alt Disney once said, “We keep moving forward, opening new doors, and doing new things, because we’re curious and curiosity keeps leading us down new paths.”
Mike Moore is curious.
When I first spoke with Mike to discuss the potential to work together on this project it was a phone call right before the peak of the pandemic. A time before “Zoom” video conferences were the norm and it was just someone’s voice on the other end of the line. Everything in the universe was on alert at the time, senses heightened — but there was calmness in his voice, something later, after spending time with him I would describe as grounded. Our first conversation lasted longer than most of my introductory calls. We initially connected because we were intrigued by the project he created for S. Park, a redevelopment in the Curtis Park Neighborhood in Denver, Colorado. Included in the redevelopment is a 7000 square-foot elevated greenhouse, which captures enough natural light to grow microgreens throughout the year. The greenhouse utilizes passive heating and cooling strategies, with automatic venting and thermal blankets that stretch across the interior on cooler nights. This low energy, high tech glass building serves as a visual cornerstone of the site.
Uchi, the James Beard Award-winning Japanese restaurant also designed by Mike (and his company Tres Birds) that is below the greenhouse, is one of the main buyers of the produce grown there and allows for a visually connected ‘farm to table’ experience. Some of the produce is harvested moments before being plated for the guests. They also cut out an eight foot oculus in the center of the dining room so diners can experience the produce being grown in the greenhouse as they sit at their tables. The southern wall of the restaurant is a composite of red and crystal bricks that refract the light as it streams into the dining room (a Tres Birds innovation). Yes, it’s as magical as it sounds.
During that initial conversation I learned that Mike grew up in Wisconsin and was quite the talented soccer player. So much so that it led him to trade in the cold winters of the Midwest for the California sunshine where he played division one soccer and earned a degree in fine arts + environmental sciences from the University of California-Berkeley. He also received his masters of architecture from the University of Colorado Denver. In 2000, Mike founded Tres Birds, an acclaimed full-service planning, architecture and general contracting firm based in Denver, Colorado that operates with the intent of creating dynamic designs for a better world―building sustainable communities, respecting nature, and sparking innovation.
Going back to our first call, when I asked him one of those ice-breaker questions, “how would you describe what you do?” to which I expected him to respond with “I’m an architect”, but instead he described himself as an artist with architecture as one of his chosen mediums. Even with his multiple academic degrees, an extensive and prestigious career in architecture and design, Mike’s not one that I would ever try to put in a box (pun intended). Life is his canvas and the work that has come from him and Tres Birds are true works of art. Unbeknownst to me I was a fan of his work years before our paths crossed. During our research we learned that he and his team were behind the iconic flagship Los Angeles Burton retail store on the infamous Melrose Avenue. Just blocks from one of my first LA apartments, it was a must see destination for me to show friends that were visiting from out of town.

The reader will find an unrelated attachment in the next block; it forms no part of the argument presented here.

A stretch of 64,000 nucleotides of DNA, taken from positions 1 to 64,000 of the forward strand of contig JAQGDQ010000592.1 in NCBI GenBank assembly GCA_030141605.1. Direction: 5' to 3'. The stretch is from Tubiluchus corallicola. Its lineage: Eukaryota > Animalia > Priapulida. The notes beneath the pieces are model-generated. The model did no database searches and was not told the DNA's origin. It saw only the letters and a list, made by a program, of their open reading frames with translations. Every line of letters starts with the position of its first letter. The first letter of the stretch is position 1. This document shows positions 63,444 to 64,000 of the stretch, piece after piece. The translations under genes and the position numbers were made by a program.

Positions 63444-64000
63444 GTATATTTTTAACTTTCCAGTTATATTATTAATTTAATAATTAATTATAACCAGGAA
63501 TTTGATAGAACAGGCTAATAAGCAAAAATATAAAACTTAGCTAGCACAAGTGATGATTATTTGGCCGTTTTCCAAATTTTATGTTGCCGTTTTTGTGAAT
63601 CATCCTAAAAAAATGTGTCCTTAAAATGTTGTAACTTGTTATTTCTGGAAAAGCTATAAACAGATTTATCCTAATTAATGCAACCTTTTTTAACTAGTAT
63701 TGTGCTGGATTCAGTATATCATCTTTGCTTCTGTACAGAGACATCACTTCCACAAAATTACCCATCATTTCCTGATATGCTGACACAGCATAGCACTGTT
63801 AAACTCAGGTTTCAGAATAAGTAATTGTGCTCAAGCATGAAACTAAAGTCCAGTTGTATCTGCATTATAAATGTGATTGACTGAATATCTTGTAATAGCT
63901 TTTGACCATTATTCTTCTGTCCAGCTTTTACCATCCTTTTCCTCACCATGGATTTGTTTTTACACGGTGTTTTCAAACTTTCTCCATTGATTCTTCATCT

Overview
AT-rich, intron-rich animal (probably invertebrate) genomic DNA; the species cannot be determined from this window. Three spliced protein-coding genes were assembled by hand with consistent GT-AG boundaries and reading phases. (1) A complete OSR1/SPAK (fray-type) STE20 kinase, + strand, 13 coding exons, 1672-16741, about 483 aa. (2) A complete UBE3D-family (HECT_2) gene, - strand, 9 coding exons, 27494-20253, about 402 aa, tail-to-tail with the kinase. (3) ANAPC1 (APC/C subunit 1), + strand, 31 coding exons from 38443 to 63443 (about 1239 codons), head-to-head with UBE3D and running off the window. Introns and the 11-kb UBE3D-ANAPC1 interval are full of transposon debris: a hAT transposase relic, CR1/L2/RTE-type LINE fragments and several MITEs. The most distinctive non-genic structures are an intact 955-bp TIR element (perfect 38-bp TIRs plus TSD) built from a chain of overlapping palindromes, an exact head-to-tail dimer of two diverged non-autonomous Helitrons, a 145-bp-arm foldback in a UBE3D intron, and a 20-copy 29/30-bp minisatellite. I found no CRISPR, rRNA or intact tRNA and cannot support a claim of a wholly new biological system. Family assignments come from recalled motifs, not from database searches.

When I first met Mike it was at his home in Boulder, north of Denver. In person he’s kind and considerate and you get a sense that intention is a big part of his life. It’s not just some buzz word, I think “intention” is like his morning coffee when he’s starting his day. It informs the details not just in life but in his work as well. He doesn’t just do things to do them. We arrived at his home and it feels so simple (when I say simple I mean it in the highest form of flattery). There’s one couch in the living room, a dining room table that was purposely not finished to show the weathering of family meals spent together, natural light pours through the windows and there’s not a television in sight. We walked with him through his home garden that he started over fourteen years ago, just to see what he could grow and for the past fourteen years that garden has provided organic sustenance for his family (and some rabbits too). When speaking to him about the garden you get a sense of the joy it brings him — a childlike exuberance in his voice when describing the surprises it bestows. He talks about how nature informs so much of the work he does. Simplicity at it’s finest.
Before filming we wanted to do a location scout of where all of the magic happens, so we traveled south to Denver. The Tres Birds Workshop is located slightly east of the River North Arts District (RiNo). It’s a nondescript building in an industrial complex. Simple on the outside with a world of wonder being manifested on the inside. Probably just how Mike likes it. Because of the pandemic the staff were working remotely. Initial sketches of designs that evolved into completed projects adorn the walls, a workshop that houses machinery and materials for experimentation and a salvaged grain silo that’s been converted into a conference room for meetings inside the space. It’s almost like the feeling of getting a tour of the inner workings of Mike’s mind.
Once we’ve wrapped up our scout, it’s time to say our goodbyes for the day. We pack up to leave and Mike hops on his bicycle. He often rides a bike throughout the city to meetings, check on the status of projects or to just because he’s curious as to what he might discover. Just as we were walking away, someone from our team mentioned to Mike how much he liked his bike and asked him where he got it. Mike replied, “I made it”, and smiled.
Of course he did.